At Le Bourget Airshow 2015 the Dutch Composites Maintenance Centre agreement was signed between Fokker, NLR, Airborne and TU-Delft. The DCMC will initiate and support innovations in the Maintenance Repair and Overhaul of composite (aero)structures
“Repair and maintenance of composites components in military hardware is important for the Royal Netherlands Airforce to keep the systems in operation during deployments”, said General Sander Schnitger. “Another clear proof of the success of the last years founded Aerospace Cluster where the Royal Netherlands Airforce, industry and knowledgecentresachieve innovative technological results by cooperation”
His notion sparked the initiative of the Aerospace Cluster to establish the Dutch Composites Maintenance Centre (DCMC) focussing on the development and testing of new maintenance repair and overhaul products, processes and services for composite (aero)structures. By bringing together knowledge, capabilities and infrastructure a bridge is created between fundamental research performed at institutes and applied technology developed by companies. Projects managed or performed by the DCMC are based on business cases with customers and have a Technology Readiness Level (TRL) between 4 to 6/7.
During Le Bourget Air Show in France, on June 16, 2015, the collaboration agreement for the Dutch Composites Maintenance Centre was signed by the founding fathers Fokker Services, NLR, Airborne Services and the faculty of Aerospace Engineering at Delft University of Technology. The event at the Netherlands Aerospace Group pavilion was witnessed by representatives of the Royal Netherlands Airforce, the Dutch Ministry of Defence and Ministry of Economic Affairs.
The DCMC knowledge and innovation centre will be located in the aerospace maintenance cluster around the Royal Netherlands Air Force base Woensdrecht. The ambition of the DCMC is to become an international leading and independent authority which initiates and supports the innovations in the Maintenance Repair and Overhaul of composite structures. This is done by guiding the different (inter)national innovation projects and execution of research and development programmes initiated by DCMC members.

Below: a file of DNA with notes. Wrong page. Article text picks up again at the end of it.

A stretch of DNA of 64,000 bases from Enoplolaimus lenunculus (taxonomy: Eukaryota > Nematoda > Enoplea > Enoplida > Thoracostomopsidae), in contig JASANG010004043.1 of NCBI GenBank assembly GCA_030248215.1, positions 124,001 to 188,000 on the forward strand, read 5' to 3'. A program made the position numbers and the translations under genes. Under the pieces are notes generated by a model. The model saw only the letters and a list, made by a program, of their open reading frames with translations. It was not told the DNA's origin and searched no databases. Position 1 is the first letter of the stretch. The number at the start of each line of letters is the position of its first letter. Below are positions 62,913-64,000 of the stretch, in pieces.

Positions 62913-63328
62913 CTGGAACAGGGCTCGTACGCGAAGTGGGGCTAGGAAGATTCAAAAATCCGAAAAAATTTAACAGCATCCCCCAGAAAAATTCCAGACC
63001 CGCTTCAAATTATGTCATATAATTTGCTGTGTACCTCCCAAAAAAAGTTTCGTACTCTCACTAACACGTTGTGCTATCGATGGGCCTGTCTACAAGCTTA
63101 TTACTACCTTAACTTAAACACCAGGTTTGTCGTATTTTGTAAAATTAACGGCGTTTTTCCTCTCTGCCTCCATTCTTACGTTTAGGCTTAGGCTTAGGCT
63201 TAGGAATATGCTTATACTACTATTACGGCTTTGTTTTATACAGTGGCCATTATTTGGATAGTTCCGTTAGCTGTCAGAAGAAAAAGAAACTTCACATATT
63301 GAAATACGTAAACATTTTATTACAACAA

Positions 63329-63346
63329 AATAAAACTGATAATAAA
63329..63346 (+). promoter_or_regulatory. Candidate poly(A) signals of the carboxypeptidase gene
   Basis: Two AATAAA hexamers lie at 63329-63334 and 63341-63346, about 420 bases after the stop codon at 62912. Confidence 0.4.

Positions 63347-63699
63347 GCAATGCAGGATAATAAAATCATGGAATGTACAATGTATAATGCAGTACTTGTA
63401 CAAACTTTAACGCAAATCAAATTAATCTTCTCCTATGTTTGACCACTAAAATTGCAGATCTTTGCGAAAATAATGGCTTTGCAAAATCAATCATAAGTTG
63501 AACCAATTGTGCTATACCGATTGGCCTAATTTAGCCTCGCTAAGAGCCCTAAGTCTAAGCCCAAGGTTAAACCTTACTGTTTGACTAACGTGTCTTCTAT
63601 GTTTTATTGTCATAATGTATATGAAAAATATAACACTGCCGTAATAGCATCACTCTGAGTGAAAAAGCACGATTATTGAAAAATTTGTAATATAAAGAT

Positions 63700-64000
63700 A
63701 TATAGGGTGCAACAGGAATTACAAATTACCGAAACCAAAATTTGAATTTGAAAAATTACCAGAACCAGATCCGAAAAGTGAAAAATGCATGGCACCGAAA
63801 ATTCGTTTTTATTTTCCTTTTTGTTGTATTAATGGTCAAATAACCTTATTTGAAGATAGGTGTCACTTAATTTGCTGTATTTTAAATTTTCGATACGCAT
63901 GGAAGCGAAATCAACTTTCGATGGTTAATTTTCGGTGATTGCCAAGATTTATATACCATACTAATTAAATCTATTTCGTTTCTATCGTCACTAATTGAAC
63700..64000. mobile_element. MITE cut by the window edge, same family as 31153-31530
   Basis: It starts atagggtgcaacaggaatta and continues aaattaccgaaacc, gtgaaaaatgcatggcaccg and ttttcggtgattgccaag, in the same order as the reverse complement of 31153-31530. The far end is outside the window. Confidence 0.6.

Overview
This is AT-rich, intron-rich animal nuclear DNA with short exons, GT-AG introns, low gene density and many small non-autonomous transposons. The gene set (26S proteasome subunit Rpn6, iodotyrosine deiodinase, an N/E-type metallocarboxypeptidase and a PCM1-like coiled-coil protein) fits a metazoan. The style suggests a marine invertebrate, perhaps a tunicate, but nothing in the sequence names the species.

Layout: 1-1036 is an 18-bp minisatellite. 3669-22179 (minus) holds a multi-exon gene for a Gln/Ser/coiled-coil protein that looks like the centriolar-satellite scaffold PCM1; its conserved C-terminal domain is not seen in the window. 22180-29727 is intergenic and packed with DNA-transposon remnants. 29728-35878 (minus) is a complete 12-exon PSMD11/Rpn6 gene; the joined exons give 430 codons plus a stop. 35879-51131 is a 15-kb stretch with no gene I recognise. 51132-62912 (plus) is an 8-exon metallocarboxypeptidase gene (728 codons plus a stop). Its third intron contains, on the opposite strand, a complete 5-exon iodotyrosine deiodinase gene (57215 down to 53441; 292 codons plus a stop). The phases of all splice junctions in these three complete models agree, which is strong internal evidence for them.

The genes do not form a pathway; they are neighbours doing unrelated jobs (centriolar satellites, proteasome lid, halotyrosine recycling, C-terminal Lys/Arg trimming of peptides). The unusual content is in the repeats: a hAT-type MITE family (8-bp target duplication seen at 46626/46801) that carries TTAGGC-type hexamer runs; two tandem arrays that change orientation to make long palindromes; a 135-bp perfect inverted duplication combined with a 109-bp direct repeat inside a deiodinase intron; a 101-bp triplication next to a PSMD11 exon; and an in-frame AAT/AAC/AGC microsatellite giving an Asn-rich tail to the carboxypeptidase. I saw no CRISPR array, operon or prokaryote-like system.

Hans Büthker – CEO of Fokker Technologies, commented “Nowadays a major part of civil and military aircraft is built of composite materials, both in the airframe and engine. Technology and expertise to maintain &repair such components is limited. With the expertise in the DCMC available we will make a difference in this field”
The DCMC organisation will be a collaboration between first and second tier companies, OEMs and knowledge institutes, both from The Netherlands and abroad. Initially the centre will focus on the aerospace market, but during the further development spin-offs and spill-over into other markets will occur.
Cooperation is the strength of the Aerospace Cluster. The core of the cluster is formed by the Royal Netherlands Air Force, NLR, Fokker Technologies, Airbus Defence and Space Netherlands and the faculty of Aerospace Engineering at TU Delft. The size and composition of the core team makes the cluster controllable, manageable and long reach. Projects that contribute to innovations in the field of military aerospace derive from the innovation agenda of the Royal Netherlands Air Force. Depending on the subject and the necessary expertise the cluster involves other parties in the projects. The result is the perfect match in terms of cooperation and maximum value for the parties involved and the aerospace industry as a whole. For the Dutch knowledge economy provides the collaboration with educational institutions and industry knowledge great benefits. Collaboration is increasingly becoming the key to success in the current era.
Source: Airborne Services B.V.
Date: Jun 18, 2015